Time was getting on and after being navigated through a woodland path, I was eager to find somewhere for lunch before the whole of france shut down for the afternoon (as was the case in every village I had passed through so far). I eventually stumbled up on a ‘Fritterie’ – french style fast food type place. Not the Macdonalds/Burger King rubbish but a small privately owned business serving the usual pro-obesity type foods. I mentioned I was hungry and ordered a Galette Anglaise (Turned out to be an egg, bacon and tomato wrap! – Delicious!) and what looked to be enough chips to feed a family of 6. It was immense and although I was 30 miles in, I really couldn’t do it justice.
Another observation I made was the road markings denoting a cycle path – cycling must be very popular with the cast from Close Encounters of the Third Kind in these parts (See below!)
Note the baguette in the top of the shot. Fallen out of someone’s basket no doubt. You’d think they’d have noticed!
The afternoon part of the route, guided me south which, like yesterday turned me into the wind and it strengthened as the afternoon progressed. As the wind increased, so too did this damned knee pain. I made it to Le Cateau-Cambrésis where I stopped at a Pharmacy for some advice. The lady who served wore an immaculate, pressed white coat and was probably in her late 50s. She walked out from behind the counter to examine to defective knee (or ‘genou’ as it is called here). To onlookers entering the shop, it could not have looked any worse. Here we had a chap in his late 40s, clad in lycra shorts, whilst a middle-aged woman in a white coat was crouched in front on her knees. She then whipped out a tape measure just as someone walked in. I turned my head to look and got the most alarmed look from an old pensioner. Anyway, after measuring my knee, Madame disappeared for 30 seconds and returned with an elasticated sports bandage. I thought she would just hand me the box, take my money and I’d say my Au Revoirs. No, she insisted on stooping down once again to fit said bandage. Now these support devices, they’re not supposed to be loose and can be a bit of a chore to fit (especially on someone else). However she did her best and managed to get it 99% in position. The final 1% though was her undoing as she pulled this bandage in an upward direction, grasping it with only her fingertips. As quick as a flash, her fingers lost their grip and her knuckle shot in an upward direction to catch me clean in the parts that should never be hit by anything travelling at high-velocity Even through the padding of the cycling shorts, it still smarted a bit and my eyes did water. Embarrassed, Madame repeatedly cried “Pardon”. All I could muster was a quiet , yet strained “It’s OK!”. So, there I was in a small French town with a knackered knee and I end up getting punched in the nuts by a pharmacist! Now that’s not something that happens every day!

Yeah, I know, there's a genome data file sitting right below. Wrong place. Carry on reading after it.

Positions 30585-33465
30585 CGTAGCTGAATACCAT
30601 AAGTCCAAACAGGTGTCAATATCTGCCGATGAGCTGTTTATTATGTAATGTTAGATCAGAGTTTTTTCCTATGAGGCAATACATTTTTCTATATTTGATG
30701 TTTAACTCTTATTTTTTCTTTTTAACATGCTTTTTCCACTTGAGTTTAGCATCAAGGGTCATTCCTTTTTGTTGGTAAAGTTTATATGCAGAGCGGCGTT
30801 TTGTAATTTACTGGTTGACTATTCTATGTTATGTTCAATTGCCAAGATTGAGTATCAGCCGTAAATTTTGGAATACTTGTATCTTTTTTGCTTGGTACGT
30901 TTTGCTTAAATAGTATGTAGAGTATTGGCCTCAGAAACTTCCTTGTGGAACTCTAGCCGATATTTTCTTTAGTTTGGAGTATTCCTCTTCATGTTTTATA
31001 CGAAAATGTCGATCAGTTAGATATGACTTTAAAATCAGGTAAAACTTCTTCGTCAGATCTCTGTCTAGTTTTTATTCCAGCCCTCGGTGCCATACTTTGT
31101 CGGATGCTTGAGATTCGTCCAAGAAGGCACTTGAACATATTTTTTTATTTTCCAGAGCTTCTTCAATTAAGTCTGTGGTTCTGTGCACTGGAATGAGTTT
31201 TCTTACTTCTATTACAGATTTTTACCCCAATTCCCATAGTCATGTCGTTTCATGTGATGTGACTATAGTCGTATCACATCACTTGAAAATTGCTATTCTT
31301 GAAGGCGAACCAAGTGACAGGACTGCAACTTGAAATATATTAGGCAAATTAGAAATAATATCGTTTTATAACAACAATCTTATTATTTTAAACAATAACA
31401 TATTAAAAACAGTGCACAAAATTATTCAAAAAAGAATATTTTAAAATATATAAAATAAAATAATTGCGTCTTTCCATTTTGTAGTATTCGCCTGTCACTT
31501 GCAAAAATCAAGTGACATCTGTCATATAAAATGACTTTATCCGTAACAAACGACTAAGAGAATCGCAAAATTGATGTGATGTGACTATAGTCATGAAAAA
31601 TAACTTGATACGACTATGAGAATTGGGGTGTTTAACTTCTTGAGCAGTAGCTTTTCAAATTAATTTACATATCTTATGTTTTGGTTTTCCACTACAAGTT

The bandage did help. It got me to the end of the day but the pain was a worry. I made it to Guise over undulating road against this wind. Hopefully a rest tonight would do the trick and things will be improved on the morrow.
Thanks for reading. Bye for now .